This is an exparte case requested Chiropractic, CA MTUS states that it is recommended for chronic pain if caused by musculoskeletal conditions, and only when manipulation is specifically recommended by the provider in the plan of care. ODG states that it is not recommended. Manipulation has not been proven effective in high quality studies for patients with pain in the hand, wrist, or forearm, but smaller studies have shown comparable effectiveness to other conservative therapies. Review of medical records indicates that the patient is s/p left thumb surgery He had neuropathic pain distally. He was unable to hold onto any objects. However, guideline criteria have not been met. The following questions are presented:
Admit the patient using critical thinking skills to assess and prioritise nursing interventions related to Audrey’s.
Due to the presence of the mirror the individual visually perceives that both hands are there and functioning. To release the clenching pain the person clenches both “hands” and releases. Upon the release of the hands the individual feels the clenching pain begin to subside in their phantom limb; therefore, the individual continues to clench and release whenever the pain becomes unbearable again. The second case presented to Ramachandran does not fit with the theory provided. The second case is showing that the brain needs to experience a type of placebo effect with visual stimuli to ease the clenching phantom limb pain. Phantom limb pain cannot just be a reorganization of the somatosensory cortex.
Transcranial magnetic stimulation (TMS) is a non-invasive tool for the electrical stimulation of neural tissue, including cerebral cortex, spinal roots, and cranial and peripheral nerves. TMS can be applied as single pulses of stimulation, pairs of stimuli separated by variable intervals to the same or different brain areas, or as trains of repetitive stimuli at various frequencies. Single stimuli can depolarise neurons and evoke measurable effects. Trains of stimuli (repetitive TMS) can modify excitability of the cerebral cortex at the stimulated site and also at remote areas along functional anatomical connections. Transcranial magnetic stimulation might provide novel insights into the pathophysiology of the neural circuitry underlying neurological and psychiatric disorders, be developed into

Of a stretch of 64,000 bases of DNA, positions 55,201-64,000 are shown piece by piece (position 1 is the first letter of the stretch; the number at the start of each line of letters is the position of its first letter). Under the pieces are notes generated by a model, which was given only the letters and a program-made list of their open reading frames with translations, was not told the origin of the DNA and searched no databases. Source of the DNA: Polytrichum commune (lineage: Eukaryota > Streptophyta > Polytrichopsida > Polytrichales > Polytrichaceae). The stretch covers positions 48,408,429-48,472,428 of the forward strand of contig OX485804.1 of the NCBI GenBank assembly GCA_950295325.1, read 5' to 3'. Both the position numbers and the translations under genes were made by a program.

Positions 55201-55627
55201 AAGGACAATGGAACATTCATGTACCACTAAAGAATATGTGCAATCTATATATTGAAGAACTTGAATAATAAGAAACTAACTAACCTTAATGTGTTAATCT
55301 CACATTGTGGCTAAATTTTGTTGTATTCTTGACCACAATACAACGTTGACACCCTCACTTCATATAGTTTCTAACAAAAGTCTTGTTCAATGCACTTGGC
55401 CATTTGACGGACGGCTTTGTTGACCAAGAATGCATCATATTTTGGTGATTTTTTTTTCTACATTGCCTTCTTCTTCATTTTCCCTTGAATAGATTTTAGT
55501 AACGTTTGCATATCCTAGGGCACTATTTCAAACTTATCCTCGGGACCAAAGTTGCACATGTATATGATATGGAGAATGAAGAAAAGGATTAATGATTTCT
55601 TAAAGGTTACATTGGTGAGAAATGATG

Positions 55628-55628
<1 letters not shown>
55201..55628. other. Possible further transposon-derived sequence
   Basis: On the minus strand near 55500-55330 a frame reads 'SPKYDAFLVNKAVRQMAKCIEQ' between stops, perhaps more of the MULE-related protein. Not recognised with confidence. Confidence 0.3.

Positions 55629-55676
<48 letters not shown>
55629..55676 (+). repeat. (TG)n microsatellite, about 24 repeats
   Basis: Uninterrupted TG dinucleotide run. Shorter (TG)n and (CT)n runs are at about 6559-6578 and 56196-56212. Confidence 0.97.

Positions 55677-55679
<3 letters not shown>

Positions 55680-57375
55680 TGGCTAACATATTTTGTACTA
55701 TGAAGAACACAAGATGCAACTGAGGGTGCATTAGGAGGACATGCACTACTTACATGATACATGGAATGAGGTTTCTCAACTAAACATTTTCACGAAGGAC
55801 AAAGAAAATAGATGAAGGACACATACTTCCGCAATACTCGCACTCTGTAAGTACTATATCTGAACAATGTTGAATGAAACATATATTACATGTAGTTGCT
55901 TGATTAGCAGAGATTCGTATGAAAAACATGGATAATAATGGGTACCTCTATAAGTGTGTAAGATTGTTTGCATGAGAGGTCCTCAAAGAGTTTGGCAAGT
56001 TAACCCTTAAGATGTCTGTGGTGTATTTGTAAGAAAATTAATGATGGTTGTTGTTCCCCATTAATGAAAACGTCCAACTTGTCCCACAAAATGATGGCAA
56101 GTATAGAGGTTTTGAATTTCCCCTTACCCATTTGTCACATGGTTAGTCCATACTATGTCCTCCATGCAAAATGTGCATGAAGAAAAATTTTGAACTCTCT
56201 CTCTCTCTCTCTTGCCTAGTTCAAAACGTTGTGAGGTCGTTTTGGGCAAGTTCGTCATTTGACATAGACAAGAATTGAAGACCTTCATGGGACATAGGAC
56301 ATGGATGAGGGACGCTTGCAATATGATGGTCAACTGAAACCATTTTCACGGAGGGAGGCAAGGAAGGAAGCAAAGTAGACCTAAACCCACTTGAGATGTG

Phantom limb syndrome is a neurological disorder that affects amputees and is characterized by phantom sensations that appear to emanate from the missing limb (Rugnetta). The phantom sensations can be painful or nonpainful in nature, so that the individual experiences pain, touch sensations, or changes in temperature (Rugnetta), despite missing the peripheral portions of the spinothalamic pathway and other pathways involved in relaying information to associated regions of the brain, and in particular to the somatosensory cortex. The mechanisms involved in phantom limb syndrome are not fully understood. However, it has been noted that following amputation there is a rewiring of parts of the brain associated with sensation (Purves, Augustine, Fitzpatrick, Hall, LaMantia, & White, 2012), including, “considerable reorganization
Neuropathy is a condition of the peripheral nerves that may cause severe pain in the hands, feet and other areas. The pain can be reduced through a variety of therapies depending on its cause.
The book Phantoms in the brain by; neuroscientist V.S. Ramachandran and New York Times science writer Sandra Blakeslee, consists in the explanation of neurophysiology and neuropsychology, the authors also showed some cases of patients with peculiar mental disorders, that some doctors could not diagnose, therefore the patients were declared insane. The reason for this is that not all doctors will take the time to look into different meanings for illnesses; it includes many mysteries of the human mind and the reason why these occur. Ramachandran talks about plasticity in the brain and borderline neurological cases. The author analyzes the cases profoundly regardless how bizarre, empirical, strikingly simple the case can be. The neuroscientist,
In this video Dr. Vilayanur Ramachandran explains how the brain works and he began investigation about the “phantom limb syndrome”.